What Could Economists Do With All That Cell-Phone Data?

GDP, unemployment numbers, and other indicators are rough estimates at best. Researchers might be able to do better with access to metadata, but would the public be comfortable with that?

Damir Sagolj / Reuters
Three key provisions of the Patriot Act, including the bulk collection of telephone metadata, expired at midnight. Defenders of the Patriot Act had hoped to extend it, stressing the utility of the insights that telephone records can provide. That is precisely what concerns critics, who worry that the program is intrusive and compromises the privacy of ordinary Americans. They are instead pushing for passage of the Freedom Act, which would have phone companies collect and store such data, and generally require a judicial order to access it.
While many Americans are aware of (and weary of) how the government is using cell-phone data to develop its counterterrorism intelligence, this data may be even more powerful for researchers (in the government and out) who are trying to understand the dynamics of the economy. A team of researchers recently did an experiment investigating just that: whether mobile phone data can be used to observe broad economic changes. They found that one metric that might hint at whether a person is employed or not is how much a person uses their cell-phone: People who lost their jobs tended to dramatically reduce how much they were using their phones, particularly near the location of the job they lost.

“The intuition was that people's lives shrink when they lose their jobs,” explains David Lazer, a professor at Northeastern University and one of the authors of the paper. “If you're employed, you usually have two full sides to your life—your home context and your work context and you go back and forth between the two.”

The researchers first looked at cell-phone data in a town where an auto-parts manufacturing plant had closed. To determine who was laid off, they looked at individuals who made calls near the plant before the layoff date, then dropped off from that cell-phone tower when the plant closed. They found that the number of calls made by those laid-off individuals dropped 54 percent, and the number of incoming calls dropped 41 percent. The laid-off individuals also reduced how much they moved around geographically, which the researchers tracked by their call logs and established a pattern. “Indeed, we saw that people made fewer outgoing calls and fewer incoming calls. Their mobility reduced and their lives became a little less predictable,” explains Lazer.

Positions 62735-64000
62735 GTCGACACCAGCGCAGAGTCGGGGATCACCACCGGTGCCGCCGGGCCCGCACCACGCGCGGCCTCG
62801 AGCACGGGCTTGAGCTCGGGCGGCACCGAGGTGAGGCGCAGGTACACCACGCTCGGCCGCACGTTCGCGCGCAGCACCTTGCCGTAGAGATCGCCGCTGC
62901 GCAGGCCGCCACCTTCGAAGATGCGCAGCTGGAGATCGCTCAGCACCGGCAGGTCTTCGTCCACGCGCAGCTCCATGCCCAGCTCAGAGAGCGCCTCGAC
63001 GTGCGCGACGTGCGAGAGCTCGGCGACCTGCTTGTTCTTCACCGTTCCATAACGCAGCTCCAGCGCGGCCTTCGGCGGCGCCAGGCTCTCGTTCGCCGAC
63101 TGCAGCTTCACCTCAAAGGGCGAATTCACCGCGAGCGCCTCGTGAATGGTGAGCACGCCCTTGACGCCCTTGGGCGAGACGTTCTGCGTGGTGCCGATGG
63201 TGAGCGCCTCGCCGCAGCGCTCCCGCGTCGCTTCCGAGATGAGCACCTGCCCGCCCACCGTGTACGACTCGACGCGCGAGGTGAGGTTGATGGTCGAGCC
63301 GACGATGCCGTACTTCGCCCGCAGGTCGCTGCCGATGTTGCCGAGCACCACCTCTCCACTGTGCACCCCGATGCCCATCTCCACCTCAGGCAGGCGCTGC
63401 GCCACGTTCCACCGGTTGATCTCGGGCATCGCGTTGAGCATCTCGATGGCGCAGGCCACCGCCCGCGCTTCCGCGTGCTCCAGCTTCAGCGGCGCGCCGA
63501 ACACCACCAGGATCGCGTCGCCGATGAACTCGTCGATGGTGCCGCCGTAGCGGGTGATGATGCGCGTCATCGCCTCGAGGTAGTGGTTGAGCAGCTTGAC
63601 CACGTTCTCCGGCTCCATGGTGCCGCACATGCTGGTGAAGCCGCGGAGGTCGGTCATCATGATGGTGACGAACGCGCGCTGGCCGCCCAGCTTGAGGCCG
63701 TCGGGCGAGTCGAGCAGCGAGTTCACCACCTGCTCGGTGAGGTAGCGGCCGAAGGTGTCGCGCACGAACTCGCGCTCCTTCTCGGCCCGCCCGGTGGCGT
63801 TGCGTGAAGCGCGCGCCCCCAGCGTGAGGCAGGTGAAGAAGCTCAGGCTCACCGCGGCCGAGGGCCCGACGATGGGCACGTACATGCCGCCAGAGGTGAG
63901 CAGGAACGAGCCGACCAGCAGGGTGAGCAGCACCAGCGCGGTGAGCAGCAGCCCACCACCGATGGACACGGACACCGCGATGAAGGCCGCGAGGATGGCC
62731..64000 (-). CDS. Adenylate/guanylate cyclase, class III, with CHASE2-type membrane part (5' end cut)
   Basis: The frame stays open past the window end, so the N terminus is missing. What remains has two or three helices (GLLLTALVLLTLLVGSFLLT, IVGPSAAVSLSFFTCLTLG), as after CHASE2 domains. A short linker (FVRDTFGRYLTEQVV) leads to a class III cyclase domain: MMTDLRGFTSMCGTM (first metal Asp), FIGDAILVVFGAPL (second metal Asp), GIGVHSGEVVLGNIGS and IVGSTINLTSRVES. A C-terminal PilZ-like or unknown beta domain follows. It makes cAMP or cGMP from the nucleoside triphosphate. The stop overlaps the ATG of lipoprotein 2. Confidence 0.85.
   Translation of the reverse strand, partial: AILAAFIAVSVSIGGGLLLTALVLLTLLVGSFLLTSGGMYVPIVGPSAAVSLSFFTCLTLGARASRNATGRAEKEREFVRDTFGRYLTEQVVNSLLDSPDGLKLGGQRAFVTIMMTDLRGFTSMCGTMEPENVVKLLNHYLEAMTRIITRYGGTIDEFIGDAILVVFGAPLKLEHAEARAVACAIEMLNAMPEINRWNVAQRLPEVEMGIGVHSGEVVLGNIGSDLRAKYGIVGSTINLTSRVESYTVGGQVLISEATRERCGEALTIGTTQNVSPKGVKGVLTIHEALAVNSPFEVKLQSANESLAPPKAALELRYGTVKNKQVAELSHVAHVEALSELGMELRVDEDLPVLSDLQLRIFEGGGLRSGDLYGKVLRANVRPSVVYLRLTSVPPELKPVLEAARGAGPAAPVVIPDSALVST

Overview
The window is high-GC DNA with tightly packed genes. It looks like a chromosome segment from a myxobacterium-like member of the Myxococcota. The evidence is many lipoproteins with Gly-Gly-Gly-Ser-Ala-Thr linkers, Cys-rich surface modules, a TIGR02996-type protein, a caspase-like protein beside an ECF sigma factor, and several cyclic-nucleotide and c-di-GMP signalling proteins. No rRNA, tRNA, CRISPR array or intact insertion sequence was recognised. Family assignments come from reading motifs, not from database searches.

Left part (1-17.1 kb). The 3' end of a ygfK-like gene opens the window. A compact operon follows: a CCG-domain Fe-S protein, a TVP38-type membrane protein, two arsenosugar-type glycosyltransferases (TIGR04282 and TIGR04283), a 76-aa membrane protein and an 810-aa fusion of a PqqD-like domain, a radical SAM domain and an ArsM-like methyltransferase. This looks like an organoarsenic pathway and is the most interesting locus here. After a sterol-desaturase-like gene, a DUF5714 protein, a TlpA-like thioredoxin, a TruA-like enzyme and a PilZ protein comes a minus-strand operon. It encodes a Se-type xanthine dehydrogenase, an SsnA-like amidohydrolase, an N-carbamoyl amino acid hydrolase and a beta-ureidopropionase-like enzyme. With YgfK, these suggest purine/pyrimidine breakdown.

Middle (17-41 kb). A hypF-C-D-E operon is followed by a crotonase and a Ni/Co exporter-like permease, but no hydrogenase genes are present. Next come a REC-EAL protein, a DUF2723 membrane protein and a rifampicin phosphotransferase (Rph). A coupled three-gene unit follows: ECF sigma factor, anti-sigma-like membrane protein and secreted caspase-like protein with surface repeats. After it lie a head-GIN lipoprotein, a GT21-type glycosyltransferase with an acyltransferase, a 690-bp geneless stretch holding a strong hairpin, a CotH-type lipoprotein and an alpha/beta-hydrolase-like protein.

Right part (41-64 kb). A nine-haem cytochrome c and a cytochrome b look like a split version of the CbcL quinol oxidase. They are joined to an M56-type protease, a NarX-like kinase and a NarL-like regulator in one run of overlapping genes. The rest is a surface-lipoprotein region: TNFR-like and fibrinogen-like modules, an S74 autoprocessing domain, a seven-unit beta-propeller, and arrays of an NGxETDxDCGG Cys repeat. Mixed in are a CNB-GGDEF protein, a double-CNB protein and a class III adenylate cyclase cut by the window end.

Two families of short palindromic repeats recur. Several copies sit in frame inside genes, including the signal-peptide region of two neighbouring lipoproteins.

They then turned their attention to a dataset of over 10 million subscribers in a European country (they won’t say which), and found that adding mobile-phone data significantly improved the accuracy of existing methods of predicting employment numbers. Currently, labor statistics in the U.S. are based on the Current Population Survey which derives from a sample of 60,000 households.

“I think there are three problems with current government statistics. The first problem is that they are somewhat slow, because they're based on survey methods as well as administrative data and it takes a long time to get all the information together. In this day and age, when we have so much data streaming it would seem like we should be able to do better—and that's in part our objective: to show a way that we can speed up our insights about the current state of the economy,” says Lazer.

Lazer also believes that the current government statistics on employment lack accuracy, and that they have a larger-than-ideal margin of error. They also don’t reveal geographical specificity at a level that statistics derived from cell-phone data would. He believes that using cell-phone data has the potential to enable more precise and real-time picture of the economy, which would aid in projections and policy decisions.

“There's a lot of money and a lot resources that go into figuring out the state of the economy, this would seem to be a stream of data that no one has really utilized for these purposes before,” says Lazer. “If we could have some type of method that would allow more zooming in, down even to the state level or the town level that could really change our paradigm of economic intervention.”

Of course, the possibility that researchers or government officials could use cell-phone data for any purpose might be off-putting to many Americans in these post-Snowden times. But the possibility of non-conventional data streams to improve current methods is certainly a tempting one that doesn’t necessarily have to violate the public’s privacy. For example, moving away from personal cell-phone data, aggregated data from the retail sector could turn out to be a good predictor of GDP. As the Freedom Act would still allow the government to acquire data on a large scale, perhaps the question is whether collecting data in an effort to improve the economy is more palatable a motivation than counterterrorism.